When worn in Western society it also makes a couple of declarations I really like. It says “Yes, I’m religious and willing to admit it.” That’s something a lot of Westerners—even religious ones—have a hard time saying. Unless, of course, they say it as part of an effort to demand that you honor their religion, which the headscarf does not. It just says that the wearer is okay with you knowing what religion she follows and that you can go ahead and judge it based on what you see of her. That’s pretty bold. It’s a “How do you like my driving” bumper sticker on steroids.
It also says “My eyes are up here.” No flirting, please. Don’t flatter yourself—I’m not trying to beckon you hither. I’m at school to learn, I’m in the office to work, I’m shopping to buy things. Take me seriously.
I kinda wish I could pull it off—electively, of course. That I could flip on a headscarf as an alternative to a serious navy suit when the occasion called for seriousness. But I can’t. It’s not my tribe. And putting on somebody else’s garb is usually ridiculous.
But Western society hears something else from those who wear the hijab. To many, it says, “I’m repressed.” Or “I reject you and all you stand for.” Or “I’m not just modest, but ashamed.” Or “The tribe I belong to is one that frightens you.”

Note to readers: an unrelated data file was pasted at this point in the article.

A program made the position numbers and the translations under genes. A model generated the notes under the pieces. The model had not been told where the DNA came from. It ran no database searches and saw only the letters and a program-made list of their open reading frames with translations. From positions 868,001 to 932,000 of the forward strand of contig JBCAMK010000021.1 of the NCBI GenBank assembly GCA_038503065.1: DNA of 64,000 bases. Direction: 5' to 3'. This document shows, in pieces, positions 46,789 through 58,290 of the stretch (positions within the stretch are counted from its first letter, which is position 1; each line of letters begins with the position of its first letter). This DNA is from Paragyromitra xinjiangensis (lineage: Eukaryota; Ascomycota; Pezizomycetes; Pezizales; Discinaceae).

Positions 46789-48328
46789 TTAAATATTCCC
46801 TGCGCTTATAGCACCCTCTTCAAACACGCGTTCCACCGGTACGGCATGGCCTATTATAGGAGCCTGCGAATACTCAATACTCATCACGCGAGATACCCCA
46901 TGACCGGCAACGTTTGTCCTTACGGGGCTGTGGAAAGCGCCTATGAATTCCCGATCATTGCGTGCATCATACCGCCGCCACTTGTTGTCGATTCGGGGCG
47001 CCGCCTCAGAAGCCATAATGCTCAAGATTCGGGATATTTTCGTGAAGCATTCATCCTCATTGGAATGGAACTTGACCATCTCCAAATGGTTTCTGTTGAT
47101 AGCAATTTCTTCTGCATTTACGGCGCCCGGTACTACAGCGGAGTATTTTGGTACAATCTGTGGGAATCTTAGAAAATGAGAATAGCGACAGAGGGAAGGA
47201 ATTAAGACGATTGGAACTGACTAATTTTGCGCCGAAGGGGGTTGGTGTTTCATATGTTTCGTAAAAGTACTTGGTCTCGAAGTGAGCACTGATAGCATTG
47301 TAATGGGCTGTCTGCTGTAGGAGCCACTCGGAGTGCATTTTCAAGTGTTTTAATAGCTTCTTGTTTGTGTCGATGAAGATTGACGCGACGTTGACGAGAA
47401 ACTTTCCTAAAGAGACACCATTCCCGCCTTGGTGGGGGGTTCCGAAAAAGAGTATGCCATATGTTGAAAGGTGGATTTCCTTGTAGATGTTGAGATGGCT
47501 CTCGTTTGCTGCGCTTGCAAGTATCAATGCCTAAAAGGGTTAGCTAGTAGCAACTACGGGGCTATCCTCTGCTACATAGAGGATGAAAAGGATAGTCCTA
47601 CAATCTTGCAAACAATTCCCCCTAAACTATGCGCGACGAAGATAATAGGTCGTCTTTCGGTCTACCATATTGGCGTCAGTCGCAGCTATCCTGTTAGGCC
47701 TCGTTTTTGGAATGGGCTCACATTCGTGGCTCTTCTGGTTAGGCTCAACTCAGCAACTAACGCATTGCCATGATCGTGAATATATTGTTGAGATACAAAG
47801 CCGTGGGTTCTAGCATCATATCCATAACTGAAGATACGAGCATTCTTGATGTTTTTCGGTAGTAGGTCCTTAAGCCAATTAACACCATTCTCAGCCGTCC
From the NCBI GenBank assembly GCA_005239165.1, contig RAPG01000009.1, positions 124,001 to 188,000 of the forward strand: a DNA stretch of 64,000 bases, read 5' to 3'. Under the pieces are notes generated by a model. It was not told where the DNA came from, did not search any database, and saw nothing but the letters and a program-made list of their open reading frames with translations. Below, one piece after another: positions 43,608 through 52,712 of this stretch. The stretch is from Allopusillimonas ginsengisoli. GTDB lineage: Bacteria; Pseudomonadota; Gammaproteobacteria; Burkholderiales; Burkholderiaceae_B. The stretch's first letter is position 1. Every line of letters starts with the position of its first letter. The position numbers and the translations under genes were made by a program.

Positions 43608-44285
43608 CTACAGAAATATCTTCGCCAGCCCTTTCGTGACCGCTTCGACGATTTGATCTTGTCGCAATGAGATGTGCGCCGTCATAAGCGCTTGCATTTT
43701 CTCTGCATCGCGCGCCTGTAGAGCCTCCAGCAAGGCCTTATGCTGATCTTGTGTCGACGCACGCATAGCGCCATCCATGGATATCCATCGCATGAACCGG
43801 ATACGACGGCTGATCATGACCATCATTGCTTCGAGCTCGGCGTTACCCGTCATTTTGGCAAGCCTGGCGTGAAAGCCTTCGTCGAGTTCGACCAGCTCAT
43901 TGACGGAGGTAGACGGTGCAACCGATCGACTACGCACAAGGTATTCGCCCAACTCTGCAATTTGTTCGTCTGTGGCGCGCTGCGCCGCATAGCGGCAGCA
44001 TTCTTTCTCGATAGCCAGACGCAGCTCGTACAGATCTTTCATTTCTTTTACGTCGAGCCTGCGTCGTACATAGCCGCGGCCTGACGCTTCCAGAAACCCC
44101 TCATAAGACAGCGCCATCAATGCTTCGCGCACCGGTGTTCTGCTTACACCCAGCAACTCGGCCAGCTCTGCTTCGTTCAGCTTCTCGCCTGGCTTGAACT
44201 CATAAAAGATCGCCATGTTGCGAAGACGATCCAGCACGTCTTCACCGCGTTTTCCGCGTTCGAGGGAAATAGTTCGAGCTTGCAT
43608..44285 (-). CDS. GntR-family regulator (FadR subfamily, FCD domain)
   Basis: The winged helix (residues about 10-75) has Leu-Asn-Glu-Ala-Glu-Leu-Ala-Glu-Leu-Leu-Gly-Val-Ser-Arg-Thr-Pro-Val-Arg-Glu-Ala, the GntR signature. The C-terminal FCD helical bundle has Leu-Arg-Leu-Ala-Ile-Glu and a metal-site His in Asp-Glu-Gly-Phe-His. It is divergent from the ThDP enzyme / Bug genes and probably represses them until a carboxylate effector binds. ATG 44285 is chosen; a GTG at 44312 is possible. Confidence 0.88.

And that, I think, is where the urge to get rid of it comes from. People don’t want to see overt alliance to an enemy tribe in the person walking toward them on the sidewalk. Through no fault of the women around you wearing the hijab–as they have, in peace, for generations–their tribe has been categorized as the enemy. The kid with the barbed wire tattoo up his neck and the piercings all over his face and look of disdain—that’s a phase. He shares tribal roots and he’ll come around. But that headscarf—no, that means the distant enemy is among us.
I don’t have a fix for this. I don’t think Muslim women aggrieved by the misunderstandings of Islam fully understand the depth of the Western well of ignorance about Islam, and how little there has been to fill it but news reports of the shocking and the baffling and the horrifying. Or the consequences when Muslim communities in Western countries isolate themselves and are perceived as rejecting the culture around them. And I don’t think Westerners fully understand how vulnerable many Muslims feel walking around as such a visible and distrusted minority. How frustrated and helpless an individual feels in the face of so much misunderstanding. Which makes what these high school girls did all the more admirable.
*Update: A few days after publication, a professor at the Sorbonne in Paris demanded that an Egyptian-born student remove her “thing” (headscarf), and asked her to leave class when she did not. Read the full article here.